In ‘Lao Tzu’s,’ Tao Te Ting’ an ancient book of wisdom, he suggests that to have a full mind, we must empty it first. Allow the mind to be free. Empty it of words. Clear it. Easier said than done. Nevertheless, it is an essential skill to improve mentation and one that comes naturally to those who diligently practice Alexanders’ method. Far too many people have an interior life that does not serve them well. Mentation can either lead to a positive result mentally or a negative one. Young people can fall into a trap. How do we ensure they will not end up suicidal? Which can be the result of the wrong kind of thinking. Bad mental activity. 

The psychophysical

Using the Alexander technique, we are surprised to find it is more about thinking than the body. It is a way of thinking. In the end, the mind and body are not separate. Learning to become more psychophysical is the beginning of improving our relationship to thinking. 

It is a common misconception that mental activity has to be controlled by somehow working on the mind and finding the appropriate techniques. Arguably, this is not impossible, but it is far more practicable to work first on the body and allow the mind to relax like the muscles in the body. Over many years, many people have complained that stopping thinking is a near impossibility. Speaking with my six-year-old, we discovered that he, too, had joined this infinite crowd; when we were discussing meditation, he professed that he could not stop thinking. How should it be so? Indeed, this impossibility of quieting the mind is at fault here. During meditation, it is necessary to learn to prevent the constant chatter of the mind. Not easy. Focusing on calming the body will be more effective. Alexander Technique deals directly with this.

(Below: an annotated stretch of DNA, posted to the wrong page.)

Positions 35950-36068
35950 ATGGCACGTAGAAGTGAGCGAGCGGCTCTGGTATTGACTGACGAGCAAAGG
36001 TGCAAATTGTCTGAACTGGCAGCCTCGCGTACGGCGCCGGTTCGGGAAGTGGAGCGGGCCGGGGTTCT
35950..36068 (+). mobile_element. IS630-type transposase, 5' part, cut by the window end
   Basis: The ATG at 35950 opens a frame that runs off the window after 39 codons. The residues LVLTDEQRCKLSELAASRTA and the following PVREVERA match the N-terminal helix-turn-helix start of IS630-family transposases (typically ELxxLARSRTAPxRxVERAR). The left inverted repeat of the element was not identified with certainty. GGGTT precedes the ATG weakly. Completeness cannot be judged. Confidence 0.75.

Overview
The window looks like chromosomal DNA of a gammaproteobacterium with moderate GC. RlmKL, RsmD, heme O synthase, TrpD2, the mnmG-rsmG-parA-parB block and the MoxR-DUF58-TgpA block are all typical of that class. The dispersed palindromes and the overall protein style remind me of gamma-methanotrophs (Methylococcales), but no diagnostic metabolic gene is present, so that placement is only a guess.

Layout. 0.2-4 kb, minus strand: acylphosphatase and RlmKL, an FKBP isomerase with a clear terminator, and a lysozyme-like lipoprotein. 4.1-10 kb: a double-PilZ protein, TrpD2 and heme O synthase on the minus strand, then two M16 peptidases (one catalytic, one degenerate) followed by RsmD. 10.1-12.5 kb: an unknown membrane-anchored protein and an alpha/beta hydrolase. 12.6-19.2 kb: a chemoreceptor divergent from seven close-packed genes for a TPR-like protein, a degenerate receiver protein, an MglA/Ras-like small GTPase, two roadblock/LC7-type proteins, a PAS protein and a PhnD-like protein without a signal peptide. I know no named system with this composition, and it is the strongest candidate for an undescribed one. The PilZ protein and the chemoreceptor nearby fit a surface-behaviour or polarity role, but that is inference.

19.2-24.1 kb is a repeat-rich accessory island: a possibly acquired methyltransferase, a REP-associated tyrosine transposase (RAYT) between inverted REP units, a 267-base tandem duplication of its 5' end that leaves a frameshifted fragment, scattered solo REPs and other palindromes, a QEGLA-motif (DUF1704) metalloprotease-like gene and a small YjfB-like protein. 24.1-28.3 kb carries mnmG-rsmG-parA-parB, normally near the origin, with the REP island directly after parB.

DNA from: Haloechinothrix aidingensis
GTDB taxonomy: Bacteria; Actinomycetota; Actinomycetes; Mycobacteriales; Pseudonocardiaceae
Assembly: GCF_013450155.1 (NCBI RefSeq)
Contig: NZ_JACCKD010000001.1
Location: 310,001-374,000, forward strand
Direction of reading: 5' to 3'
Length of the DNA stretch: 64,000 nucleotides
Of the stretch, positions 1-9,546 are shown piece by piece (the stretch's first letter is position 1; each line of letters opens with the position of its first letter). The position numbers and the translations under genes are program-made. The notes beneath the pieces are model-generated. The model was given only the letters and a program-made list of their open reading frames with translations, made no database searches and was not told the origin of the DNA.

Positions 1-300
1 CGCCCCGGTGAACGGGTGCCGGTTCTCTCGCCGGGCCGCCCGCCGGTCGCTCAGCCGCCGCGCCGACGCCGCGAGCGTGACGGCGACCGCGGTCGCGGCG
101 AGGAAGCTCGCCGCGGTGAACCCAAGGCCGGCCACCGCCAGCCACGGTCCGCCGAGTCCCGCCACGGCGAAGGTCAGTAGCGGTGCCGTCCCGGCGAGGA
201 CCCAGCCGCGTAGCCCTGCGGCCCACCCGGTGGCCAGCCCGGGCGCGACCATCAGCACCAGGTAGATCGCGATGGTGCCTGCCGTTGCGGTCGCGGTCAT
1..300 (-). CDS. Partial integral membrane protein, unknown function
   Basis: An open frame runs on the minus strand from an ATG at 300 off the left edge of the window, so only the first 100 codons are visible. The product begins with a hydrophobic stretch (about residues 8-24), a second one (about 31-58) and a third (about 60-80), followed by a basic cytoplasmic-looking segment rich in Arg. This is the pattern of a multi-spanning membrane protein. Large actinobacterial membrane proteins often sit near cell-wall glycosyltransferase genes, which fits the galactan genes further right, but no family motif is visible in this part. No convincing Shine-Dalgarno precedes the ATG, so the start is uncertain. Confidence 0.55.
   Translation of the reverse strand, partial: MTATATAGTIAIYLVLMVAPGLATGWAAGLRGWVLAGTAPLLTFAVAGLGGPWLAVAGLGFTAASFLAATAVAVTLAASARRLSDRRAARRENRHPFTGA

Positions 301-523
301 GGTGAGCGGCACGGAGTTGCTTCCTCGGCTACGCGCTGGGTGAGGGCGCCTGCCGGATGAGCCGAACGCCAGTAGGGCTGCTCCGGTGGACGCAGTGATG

Breathing is Thinking

There is a relationship between thinking and breathing, which plays a big part. Note that, in the tarot, the element of **air represents mentation. Think of the difference in your breathing when a gun is pointing at your head or perhaps lying on a sunlounger on vacation. We can see here that the quality of thinking is inextricably linked to the quality of breathing. It is a physiological reality that how we think and breathe works together. Consider a wise teacher, calm and connected, explaining exciting knowledge. Then consider the emotive expression of the fanatic or demagogue. Rational thoughts or helpful ideas will always be delivered through a calm breath. This becomes our objective when working on improving mentation, ensuring that as we think, we do not have responses that excite the nervous system and throw us off balance. Instead, we try to remain present to practice good mentation—clear and helpful thinking.